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Bar firm loses China's first karaoke copyright infringement case
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16:02, July 22, 2008

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A south China court has ordered a karaoke company to pay damages of 30,000 yuan (4,286 U.S. dollars) in what is reported to be the country's first karaoke copyright infringement case.

Haoledi Entertainment Company, the karaoke bar management firm, was also ordered to delete three music videos from its database after being sued by Beijing-based New Run Entertainment Company.

New Run, a performance management and audio-visual production firm, filed the suit at the people's court in the Chancheng district of Guangdong Province's Foshan city in April.

A member of the Music Copyright Society of China (MCSC), New Run produced Chinese singer Pang Long's EP album in 2007. The album featured 23 videos in a bonus DVD, including the three involved in the case.

The case, according to the Legal Daily, is the first karaoke copyright infringement case brought to court in China.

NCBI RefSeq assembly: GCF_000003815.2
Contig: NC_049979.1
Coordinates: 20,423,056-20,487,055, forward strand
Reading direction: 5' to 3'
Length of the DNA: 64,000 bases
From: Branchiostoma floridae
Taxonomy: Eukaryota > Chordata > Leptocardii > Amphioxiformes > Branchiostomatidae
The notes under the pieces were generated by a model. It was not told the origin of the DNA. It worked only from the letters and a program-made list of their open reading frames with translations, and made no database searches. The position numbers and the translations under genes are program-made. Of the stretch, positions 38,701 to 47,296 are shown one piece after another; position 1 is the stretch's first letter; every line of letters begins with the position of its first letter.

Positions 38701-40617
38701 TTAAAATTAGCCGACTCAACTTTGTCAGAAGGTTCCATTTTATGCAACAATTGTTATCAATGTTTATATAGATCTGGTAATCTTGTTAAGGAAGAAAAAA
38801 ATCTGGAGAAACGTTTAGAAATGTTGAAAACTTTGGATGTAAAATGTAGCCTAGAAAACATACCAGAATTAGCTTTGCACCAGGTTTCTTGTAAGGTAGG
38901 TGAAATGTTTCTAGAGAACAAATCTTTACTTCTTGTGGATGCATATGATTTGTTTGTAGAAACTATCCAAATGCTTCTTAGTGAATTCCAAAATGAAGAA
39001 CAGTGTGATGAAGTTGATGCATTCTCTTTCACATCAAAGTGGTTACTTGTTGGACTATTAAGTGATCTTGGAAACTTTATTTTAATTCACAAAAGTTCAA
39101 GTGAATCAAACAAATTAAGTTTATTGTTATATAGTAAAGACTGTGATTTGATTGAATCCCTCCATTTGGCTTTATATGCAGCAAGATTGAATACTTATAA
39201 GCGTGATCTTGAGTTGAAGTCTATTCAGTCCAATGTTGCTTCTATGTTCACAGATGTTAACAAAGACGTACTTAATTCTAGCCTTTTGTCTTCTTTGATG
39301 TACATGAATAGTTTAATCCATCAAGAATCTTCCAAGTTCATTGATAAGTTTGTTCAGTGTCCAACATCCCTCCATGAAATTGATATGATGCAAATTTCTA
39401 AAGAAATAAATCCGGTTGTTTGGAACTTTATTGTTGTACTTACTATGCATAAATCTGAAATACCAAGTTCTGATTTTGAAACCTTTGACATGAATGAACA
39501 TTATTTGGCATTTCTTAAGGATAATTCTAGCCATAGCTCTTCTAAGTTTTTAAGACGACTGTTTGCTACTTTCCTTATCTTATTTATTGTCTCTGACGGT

A Beijing-based notarial organization had recorded the whole process of ordering the programs as evidence for New Run's case.

The illegally-used songs were "You are My Rose", "Two Butterflies" and "Hometown in Northeast China", all written and performed by Pang Long.

Haoledi argued that New Run had failed to notify it in advance of how and whom to pay for the programs.

However, the court ruled that Haoledi had a legal duty to ensure payment and its failure to meet its obligation was unreasonable.

The Guangdong-based Yangcheng Evening News reported that the MCSC and the China Audio and Video Association (CAVA) had also filed suits against three karaoke bars for illegally using "Qian Gui", karaoke company Cashbox PartyWorld's Chinese title.

Last year, 15 provinces and municipalities, including Beijing and Guangdong, agreed to collect karaoke copyright royalties. The practice was spreading nationwide, according to the CAVA and MCSC.

Karaoke operators must pay a daily charge of 12 yuan (1.70 U.S. dollars) for each karaoke room -- less in underdeveloped regions -- for the use of musical and video products, according to a National Copyright Administration notice issued in November 2006.

China has an estimated 100,000 karaoke establishments -- each with an average of 10 private rooms -- generating almost 1 billion yuan in turnover annually.


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